Does Working From Home Have to Mean a Lower Salary?
Kanebridge News
Share Button

Does Working From Home Have to Mean a Lower Salary?

The flexibility of remote work doesn’t have to come at your expense

By KATHRYN DILL
Mon, Nov 1, 2021 11:49amGrey Clock 3 min

As return-to-the-office dates come into focus, more people are looking for new remote jobs, but many worry such a move could result in a pay cut.

Experts say a pay cut isn’t a given—but individuals must be savvy about how they negotiate.

Workers looking to take the remote leap should do research about pay scales in the market where they want to live and be prepared to make a compelling case for how they should be compensated.

“Remote jobs tend to pay about the same as their in-office counterparts,” said Brie Reynolds, career development manager and coach at remote job listings site FlexJobs, speaking at The Wall Street Journal Jobs Summit in early October.

Companies typically set salaries based on the market value of the jobs and the cost of living in the employee’s city. Remote work complicates this equation: Some companies are agreeing to let employees work from anywhere for the same pay, but other companies, particularly those that have adopted a hybrid model, are setting remote salaries based on pay in the locations where employees actually live.

In the case of a fully remote company, salaries could be pegged to the region the organization calls its headquarters or where the remote worker is based, or some combination of the two.

“When you’re doing your salary research, you want to look at both your location and the company’s location and see if you can get a decent range out of that,” said Ms. Reynolds, who recommends workers research salaries on Payscale.com and Glassdoor.com.

A lot of companies are still hoping for a return to normal, which means people in offices. Permitting flexibility has become crucial to hiring the best, said Lauren Gardner, a talent executive at Microsoft Corp.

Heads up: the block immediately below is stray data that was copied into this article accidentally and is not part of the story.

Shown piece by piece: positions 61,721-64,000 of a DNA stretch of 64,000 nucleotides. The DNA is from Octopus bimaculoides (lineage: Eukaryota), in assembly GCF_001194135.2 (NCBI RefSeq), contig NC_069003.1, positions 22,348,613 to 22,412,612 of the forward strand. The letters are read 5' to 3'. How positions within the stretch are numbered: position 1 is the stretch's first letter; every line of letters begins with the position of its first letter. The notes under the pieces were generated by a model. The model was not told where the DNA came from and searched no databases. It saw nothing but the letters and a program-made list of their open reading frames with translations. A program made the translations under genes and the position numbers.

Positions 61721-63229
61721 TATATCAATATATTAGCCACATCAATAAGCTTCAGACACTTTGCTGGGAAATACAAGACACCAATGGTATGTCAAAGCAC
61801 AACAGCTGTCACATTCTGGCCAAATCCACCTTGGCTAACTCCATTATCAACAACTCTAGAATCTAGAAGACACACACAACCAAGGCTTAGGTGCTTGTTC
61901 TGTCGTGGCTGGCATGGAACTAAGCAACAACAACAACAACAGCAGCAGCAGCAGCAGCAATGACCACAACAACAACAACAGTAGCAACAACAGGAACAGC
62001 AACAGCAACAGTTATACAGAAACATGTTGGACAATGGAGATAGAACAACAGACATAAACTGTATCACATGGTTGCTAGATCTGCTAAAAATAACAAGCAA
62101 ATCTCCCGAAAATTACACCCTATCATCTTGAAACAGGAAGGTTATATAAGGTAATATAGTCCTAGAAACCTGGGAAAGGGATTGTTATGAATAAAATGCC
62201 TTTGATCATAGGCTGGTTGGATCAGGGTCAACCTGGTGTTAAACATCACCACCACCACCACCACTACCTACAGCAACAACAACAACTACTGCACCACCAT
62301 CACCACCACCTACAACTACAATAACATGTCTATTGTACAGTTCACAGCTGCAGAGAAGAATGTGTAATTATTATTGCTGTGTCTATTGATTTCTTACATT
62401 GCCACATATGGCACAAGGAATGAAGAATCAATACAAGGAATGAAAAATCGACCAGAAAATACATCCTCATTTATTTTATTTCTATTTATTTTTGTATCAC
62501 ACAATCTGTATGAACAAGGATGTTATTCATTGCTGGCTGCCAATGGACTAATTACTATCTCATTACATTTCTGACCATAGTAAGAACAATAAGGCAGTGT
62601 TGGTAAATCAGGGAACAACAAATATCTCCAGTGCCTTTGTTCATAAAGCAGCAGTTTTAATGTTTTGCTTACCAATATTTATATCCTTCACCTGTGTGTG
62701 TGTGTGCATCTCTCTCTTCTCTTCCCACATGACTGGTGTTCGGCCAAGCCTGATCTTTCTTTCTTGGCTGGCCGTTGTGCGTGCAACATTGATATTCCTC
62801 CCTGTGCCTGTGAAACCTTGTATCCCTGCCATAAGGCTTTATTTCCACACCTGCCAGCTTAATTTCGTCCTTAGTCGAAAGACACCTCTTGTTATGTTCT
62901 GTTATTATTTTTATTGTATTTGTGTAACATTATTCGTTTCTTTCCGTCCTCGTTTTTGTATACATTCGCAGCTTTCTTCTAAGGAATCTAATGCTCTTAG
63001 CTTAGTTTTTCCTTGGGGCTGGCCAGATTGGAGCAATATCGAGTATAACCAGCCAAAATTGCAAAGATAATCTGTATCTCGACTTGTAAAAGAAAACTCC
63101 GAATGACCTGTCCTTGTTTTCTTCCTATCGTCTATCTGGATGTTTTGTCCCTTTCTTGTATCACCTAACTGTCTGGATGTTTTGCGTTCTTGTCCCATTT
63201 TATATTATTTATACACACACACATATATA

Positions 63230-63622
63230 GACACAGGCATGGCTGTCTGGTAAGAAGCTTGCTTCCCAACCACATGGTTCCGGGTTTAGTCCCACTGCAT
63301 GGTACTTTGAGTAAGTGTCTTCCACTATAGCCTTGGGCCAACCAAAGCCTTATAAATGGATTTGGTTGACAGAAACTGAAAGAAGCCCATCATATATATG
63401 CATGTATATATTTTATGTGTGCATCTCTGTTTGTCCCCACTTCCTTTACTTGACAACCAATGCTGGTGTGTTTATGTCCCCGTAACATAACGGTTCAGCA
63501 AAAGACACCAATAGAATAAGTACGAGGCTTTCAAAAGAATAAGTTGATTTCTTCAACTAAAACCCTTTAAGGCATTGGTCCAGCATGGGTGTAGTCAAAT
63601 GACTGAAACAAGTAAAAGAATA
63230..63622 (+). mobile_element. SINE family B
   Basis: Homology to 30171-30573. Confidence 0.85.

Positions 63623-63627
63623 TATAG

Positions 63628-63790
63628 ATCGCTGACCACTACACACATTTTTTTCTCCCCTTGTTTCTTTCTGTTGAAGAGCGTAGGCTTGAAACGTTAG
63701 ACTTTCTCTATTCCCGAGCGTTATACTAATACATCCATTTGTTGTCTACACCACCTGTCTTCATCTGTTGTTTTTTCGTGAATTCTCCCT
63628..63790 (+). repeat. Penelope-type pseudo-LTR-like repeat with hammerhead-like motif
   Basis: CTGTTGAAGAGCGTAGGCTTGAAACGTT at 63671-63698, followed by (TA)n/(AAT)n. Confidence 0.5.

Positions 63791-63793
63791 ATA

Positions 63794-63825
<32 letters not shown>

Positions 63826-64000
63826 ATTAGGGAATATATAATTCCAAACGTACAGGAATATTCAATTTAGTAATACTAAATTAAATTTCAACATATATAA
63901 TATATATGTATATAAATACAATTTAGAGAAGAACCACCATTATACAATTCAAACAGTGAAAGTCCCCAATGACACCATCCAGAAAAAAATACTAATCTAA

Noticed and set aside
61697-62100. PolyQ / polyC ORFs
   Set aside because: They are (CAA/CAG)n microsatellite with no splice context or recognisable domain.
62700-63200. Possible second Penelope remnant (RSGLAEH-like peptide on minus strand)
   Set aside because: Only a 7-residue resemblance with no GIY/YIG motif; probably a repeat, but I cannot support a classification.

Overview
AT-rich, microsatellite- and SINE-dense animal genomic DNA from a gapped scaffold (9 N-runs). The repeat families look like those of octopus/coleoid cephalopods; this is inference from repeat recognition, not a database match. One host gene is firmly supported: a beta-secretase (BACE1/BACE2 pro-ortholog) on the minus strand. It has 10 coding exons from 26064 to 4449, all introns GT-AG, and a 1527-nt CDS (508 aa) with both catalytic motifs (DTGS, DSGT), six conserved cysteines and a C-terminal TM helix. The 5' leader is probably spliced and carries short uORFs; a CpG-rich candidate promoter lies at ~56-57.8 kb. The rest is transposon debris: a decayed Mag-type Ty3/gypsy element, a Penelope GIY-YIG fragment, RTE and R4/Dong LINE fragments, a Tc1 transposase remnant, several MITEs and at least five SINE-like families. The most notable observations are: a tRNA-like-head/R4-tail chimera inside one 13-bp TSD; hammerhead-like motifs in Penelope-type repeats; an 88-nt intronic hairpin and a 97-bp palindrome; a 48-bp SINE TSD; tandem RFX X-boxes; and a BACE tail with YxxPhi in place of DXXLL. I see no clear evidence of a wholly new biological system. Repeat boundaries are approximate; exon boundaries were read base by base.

Getting hires “where they want to live and where they can do their best work,” is key to staying competitive, Ms. Gardner said.

New data from LinkedIn show that since early September 70% of people have filtered their searches for jobs on the platform to show exclusively remote-only job postings. But some jobs can’t be done from home and many managers will prefer to see their teams in person, at least some of the time.

People who want to work remotely or have a certain hybrid schedule need to be upfront about what makes them attractive as a remote employee and the exact type of work arrangement and pay they are looking for, said Michael D’Ausilio, global head of talent acquisition at JPMorgan Chase & Co.

“Have the honest conversation with the recruiter or with the hiring manager, because you don’t know if you don’t ask,” Mr. D’Ausilio said. “It is our job to make sure we’re giving you a realistic job preview of what life here would be like.”

Sara Sutton, founder and CEO of FlexJobs, said people in good standing at a company can make their case for maintaining their current pay when they move to a new, cheaper location.

“If you’re a high performer, they are not going to want to replace you,” she said. “They have to make an investment in hiring and bringing somebody up to speed, so there is a cost to the company.”